Early in Brad Henry’s two terms as governor, OCPA formed a task force on civil justice reform, focused on “the jobs-killing power of civil litigation.” Gov. Henry later responded with a “medical liability task force” that saw no need for a cap on non-economic damages and no need for any limits on contingency fees and joint-and-several liability.

But good ideas are good ideas, and you can’t keep good people down forever. Then-Sen. Scott Pruitt pressed new legal protections for public school educators, but fell one vote short of getting a majority in the upper chamber. Seeds were planted in that and other battles.

Things stalled, until Republicans got an unanticipated break. The Lone Star State passed meaningful tort reform. In reaction, in an incomprehensible move, state Sen. Stratton Taylor wrote a prospecting letter to trial lawyers inviting them to come to the greener litigious pastures of Oklahoma.

The Wall Street Journal jumped on the issue with a house editorial. The State Chamber said the Claremore counselor had “painted a bulls-eye on the back of every business in Oklahoma.” The OSMA laid out evidence of 60-82 percent premium hikes for physicians who had never been sued. Dr. Reshef and others spoke about the paralyzing effects of “defensive medicine.”

In 2004, Brad Henry said he supported tort reform, and a modest reform measure passed. However, the OSMA made a separate peace with trial lawyers, declaring a “moratorium” on further reform.

That’s when the story took a turn. Dr. Reshef, otherwise moderate to liberal in his politics, broke ranks with the OSMA to form a group I dubbed informally “Doctor Democrats.” They were, as an OCPA sketch put it soon after, “mad as hell, and determined not to take it anymore.”

Thus was born a broad and powerful coalition, of the sort that brings reform in the midst of chaos. The battle continued, with Senate Minority Leader Glenn Coffee pushing reform. Republicans forged a first-ever tie in the upper chamber in 2006 (having taken the state House in 2004). “Doctor Democrats” (and Republicans) were, on this, crucial allies to conservatives.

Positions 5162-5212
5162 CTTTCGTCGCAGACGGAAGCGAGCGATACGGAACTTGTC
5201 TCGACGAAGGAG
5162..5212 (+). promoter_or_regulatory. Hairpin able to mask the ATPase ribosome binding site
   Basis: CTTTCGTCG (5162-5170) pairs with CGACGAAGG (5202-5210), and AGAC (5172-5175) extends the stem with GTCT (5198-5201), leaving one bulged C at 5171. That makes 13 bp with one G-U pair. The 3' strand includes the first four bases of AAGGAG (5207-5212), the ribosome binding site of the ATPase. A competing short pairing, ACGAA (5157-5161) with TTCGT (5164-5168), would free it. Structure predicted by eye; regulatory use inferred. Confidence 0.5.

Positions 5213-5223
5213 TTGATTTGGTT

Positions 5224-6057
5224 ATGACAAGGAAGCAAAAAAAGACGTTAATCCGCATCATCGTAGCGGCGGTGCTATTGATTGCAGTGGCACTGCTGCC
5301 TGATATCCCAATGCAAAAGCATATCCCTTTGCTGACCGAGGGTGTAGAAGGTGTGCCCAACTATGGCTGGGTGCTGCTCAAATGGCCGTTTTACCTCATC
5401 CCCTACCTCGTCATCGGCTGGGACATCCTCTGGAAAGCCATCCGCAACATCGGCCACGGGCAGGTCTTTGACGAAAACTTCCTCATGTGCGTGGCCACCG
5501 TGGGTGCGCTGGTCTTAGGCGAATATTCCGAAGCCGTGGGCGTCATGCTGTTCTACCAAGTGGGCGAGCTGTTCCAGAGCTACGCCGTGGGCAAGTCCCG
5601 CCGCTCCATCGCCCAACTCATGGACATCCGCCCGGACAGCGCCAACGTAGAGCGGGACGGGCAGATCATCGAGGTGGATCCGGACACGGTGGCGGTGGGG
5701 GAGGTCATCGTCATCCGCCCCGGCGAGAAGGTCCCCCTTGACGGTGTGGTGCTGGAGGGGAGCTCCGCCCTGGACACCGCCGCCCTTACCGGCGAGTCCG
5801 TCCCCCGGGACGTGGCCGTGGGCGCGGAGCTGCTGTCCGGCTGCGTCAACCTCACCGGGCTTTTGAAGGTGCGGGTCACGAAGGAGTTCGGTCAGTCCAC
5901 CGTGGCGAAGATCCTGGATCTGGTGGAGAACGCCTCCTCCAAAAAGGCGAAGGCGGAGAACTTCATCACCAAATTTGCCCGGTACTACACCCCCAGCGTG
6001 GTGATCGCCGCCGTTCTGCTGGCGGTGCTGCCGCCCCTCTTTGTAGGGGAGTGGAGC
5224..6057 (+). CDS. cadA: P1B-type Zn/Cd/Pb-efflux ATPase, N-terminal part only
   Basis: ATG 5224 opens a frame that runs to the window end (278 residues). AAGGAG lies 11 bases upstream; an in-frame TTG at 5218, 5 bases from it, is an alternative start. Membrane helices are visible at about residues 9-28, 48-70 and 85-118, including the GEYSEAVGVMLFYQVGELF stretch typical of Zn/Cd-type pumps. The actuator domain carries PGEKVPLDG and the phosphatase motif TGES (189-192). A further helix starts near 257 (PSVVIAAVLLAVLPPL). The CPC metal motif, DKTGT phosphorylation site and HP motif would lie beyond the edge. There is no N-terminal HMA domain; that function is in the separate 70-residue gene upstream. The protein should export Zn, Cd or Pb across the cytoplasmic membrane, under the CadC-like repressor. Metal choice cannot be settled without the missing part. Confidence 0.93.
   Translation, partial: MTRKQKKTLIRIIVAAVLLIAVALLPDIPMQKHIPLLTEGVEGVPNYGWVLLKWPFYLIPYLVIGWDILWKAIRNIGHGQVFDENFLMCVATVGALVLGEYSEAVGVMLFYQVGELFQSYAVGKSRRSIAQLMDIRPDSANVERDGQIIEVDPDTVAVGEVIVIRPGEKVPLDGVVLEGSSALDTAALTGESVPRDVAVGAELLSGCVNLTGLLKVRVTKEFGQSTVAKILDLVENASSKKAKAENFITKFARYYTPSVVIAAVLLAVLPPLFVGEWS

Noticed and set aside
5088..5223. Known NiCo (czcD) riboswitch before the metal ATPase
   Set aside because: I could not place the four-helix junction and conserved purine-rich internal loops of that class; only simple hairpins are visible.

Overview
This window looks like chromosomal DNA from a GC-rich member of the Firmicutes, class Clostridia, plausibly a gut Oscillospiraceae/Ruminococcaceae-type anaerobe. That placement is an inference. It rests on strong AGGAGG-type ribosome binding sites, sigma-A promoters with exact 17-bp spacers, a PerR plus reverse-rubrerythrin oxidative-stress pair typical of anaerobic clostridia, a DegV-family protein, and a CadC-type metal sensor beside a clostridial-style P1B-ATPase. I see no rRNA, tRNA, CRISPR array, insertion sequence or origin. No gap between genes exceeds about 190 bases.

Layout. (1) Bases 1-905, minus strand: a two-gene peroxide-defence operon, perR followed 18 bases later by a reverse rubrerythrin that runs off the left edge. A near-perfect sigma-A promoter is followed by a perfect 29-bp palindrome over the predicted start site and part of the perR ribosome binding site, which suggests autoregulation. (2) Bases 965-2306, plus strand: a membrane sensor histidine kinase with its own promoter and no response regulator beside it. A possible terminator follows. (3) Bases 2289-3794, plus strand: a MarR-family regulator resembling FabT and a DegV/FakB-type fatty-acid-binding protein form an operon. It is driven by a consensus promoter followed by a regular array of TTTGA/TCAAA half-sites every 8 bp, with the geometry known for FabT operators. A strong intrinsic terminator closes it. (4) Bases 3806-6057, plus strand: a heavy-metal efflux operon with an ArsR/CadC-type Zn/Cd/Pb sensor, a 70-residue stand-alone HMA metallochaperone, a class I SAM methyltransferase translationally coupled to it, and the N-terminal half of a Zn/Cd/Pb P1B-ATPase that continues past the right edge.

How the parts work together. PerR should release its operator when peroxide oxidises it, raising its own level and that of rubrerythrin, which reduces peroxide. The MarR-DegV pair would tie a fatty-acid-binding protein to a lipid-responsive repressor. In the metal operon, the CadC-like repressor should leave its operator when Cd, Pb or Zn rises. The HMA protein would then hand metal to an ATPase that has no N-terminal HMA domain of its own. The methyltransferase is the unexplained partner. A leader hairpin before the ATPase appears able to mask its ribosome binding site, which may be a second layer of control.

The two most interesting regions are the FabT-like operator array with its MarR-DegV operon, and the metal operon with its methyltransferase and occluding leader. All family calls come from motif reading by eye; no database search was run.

Gov. Henry made sympathetic noises on lawsuit reform, saying he wanted a “Texas-plus” reform. In 2007 (after one Democrat joined a unified Republican Senate caucus), the Legislature passed a bill that contained 18 of 28 reforms he had described as crucial. In the end, Attorney General Drew Edmondson denounced the bill, Gov. Henry withdrew from the courtship with tort reformers, and ultimately vetoed the measure.

Two years later, however, after Republicans took full control of the Senate, a better-than-nothing set of reforms passed, and Henry rediscovered the merits of legal reform. That 2009 bill was not nirvana, but it was progress. Disingenuously, at least in many cases, the bar association and others declared the war over tort reform over, and that it was time to move on to other things.

As John Wayne might put it, “Not hardly.” Back in 2008, an OCPA analysis had observed that for years—even after the intellectual case for reform had become utterly persuasive even to beneficiaries of the status quo—”the pure political power of big-time lawyers” kept needed reform from advancing.

The Republican tsunami of 2010 ensured that something would happen, and it did. Years of labor set the state for this year’s significant legislative breakthroughs, and last month’s rite of passage.

Because of its progress on lawsuit reform, Oklahoma has moved from what the American Tort Reform Association called a “judicial hellhole” toward what the Pacific Research Institute now characterizes as a system that is “salvageable.” And with the new 2011 laws in place, it would be shocking if that designation is not improved, yet again, to something along these lines: “Oklahoma is on the right road.”